The Bichon Frise (French: “curly lap dog”) is Mediterranean in origin. Her early history can be viewed in certain paintings from the 1400s to the 1700s that show small white dogs nestled in the laps of noble or royal figures across Europe. Her visibility in the U.S. has grown over the years, and a 2013 survey by the American Kennel Club ranked the Bichon Frise at number 40 on its most-popular-dogs list.
Many people know the Bichon as one of a small number of dogs that do not shed; this makes her an attractive choice for people allergic to pet dander. There are two reasons Bichons are considered suitable for people allergic to pet dander, the first being the curl of their coat, which prevents the release of allergens, and the second being the dog’s rigorous grooming regimen, which also keeps loose hair and dander from escaping the dog’s coat. When the Bichon is properly cared for, most people with sensitivities to pet allergens can successfully make her a part of the family.
The Bichon Frise is one of many dogs descended from the Barbet, or French water dog. The Caniche, Poodle and Maltese share this ancestry. Several early varieties of the Bichon contributed to the evolution of the dog we know today.
She became quite a traveler in her early years, moving from the Mediterranean to Tenerife in the Canary Islands, and later to Italy and the rest of Europe.
For whatever reason, she became less popular with European royalty in the late 1900s and could be found roaming the streets or performing in circuses. But the years after World War I saw a resurgence of interest in the curly white dog, and in 1933 the French approved a breed standard for her.
Some American veterans of World War I brought Bichons back home with them, but their numbers eventually died out. It would be the mid-1950s before they would be seen on our shores again. Credit for their re-introduction goes to a French couple who brought with them six Bichons when they immigrated to the U.S. Other breeders saw their potential as well, and in 1964 the Bichon Frise Club of America was established.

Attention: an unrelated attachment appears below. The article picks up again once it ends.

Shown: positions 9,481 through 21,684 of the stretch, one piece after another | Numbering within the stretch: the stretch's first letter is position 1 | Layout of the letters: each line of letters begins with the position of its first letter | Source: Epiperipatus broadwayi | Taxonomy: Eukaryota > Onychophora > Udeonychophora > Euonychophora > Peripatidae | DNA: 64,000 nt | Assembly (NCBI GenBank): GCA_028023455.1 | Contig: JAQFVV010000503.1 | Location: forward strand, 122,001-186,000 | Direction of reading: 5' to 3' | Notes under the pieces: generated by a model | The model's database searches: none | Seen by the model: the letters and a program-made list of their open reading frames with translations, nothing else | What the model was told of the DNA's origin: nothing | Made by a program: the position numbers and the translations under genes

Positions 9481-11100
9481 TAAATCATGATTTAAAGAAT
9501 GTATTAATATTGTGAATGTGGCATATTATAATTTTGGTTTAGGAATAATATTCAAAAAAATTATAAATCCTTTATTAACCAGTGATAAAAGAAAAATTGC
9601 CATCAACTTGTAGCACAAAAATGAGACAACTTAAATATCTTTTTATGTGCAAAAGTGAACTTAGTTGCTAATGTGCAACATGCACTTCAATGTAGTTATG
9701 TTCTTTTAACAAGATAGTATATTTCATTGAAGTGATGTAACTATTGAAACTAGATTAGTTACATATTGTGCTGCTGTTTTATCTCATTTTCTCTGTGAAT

In 1972 the AKC recognized the Bichon as an established breed, leaving them fully eligible for show participation in 1973.
The diminutive Bichon Frise stands 9½ to 11½ inches tall whether male or female. Weight should fall between 10 and 20 pounds.
The Bichon can be groomed in a variety of styles, some for the show ring, some to the owner’s preference and/or the comfort of the dog. The grooming possibilities are so vast you might not always know from one photo to the next that you are looking at the same breed of dog. See the “Pictures” section for examples of the different possible cuts.
The breed standard calls for an entirely white dog. Among pets, one can find the white accentuated with small amounts of buff, cream, or apricot colors around the ears, snout, paws or body. Normally these colors do not occupy more than 10% of the dog’s body.
Despite his pampered appearance, the Bichon Frise possesses intelligence, charm and generally robust health; her high spirits helped her to survive the period in the late 1800s when she fell out of favor with Europe’s “beautiful people.”
The Bichon is a light-hearted little dog with affection to spare for adults and children alike. She is happy playing with children and even other animals, but can become territorial, so owners must caution children particularly when feeding. She was bred to be a companion dog, and that’s apparent even today. Owners should undertake obedience training with their new Bichons to bring those sociable qualities to the surface and strengthen the dog–human bond.
The Bichon is a hypoallergenic dog, but she herself suffers from allergies to fleas, chemicals, pollen, and dust that will cause her to scratch and chew at herself. These allergies make the Bichon’s grooming regimen (described under “care”) especially important.
Although generally quite healthy, the Bichon can be subject to Loose knee joints, ear infections, cataracts, diabetes, and heart disease.
You can protect your Bichon from her own allergic symptoms by brushing her coat daily to prevent matting and taking her for a full groom every four to eight weeks. The brushing will prevent painful matting, which can cause hematomas, and the grooming regimen will loosen and remove dead hair and dander.
Bichon Frise rescue groups exist all over the United States and on petfinder.com. Search for a group in or near your area to rescue or rehome a Bichon.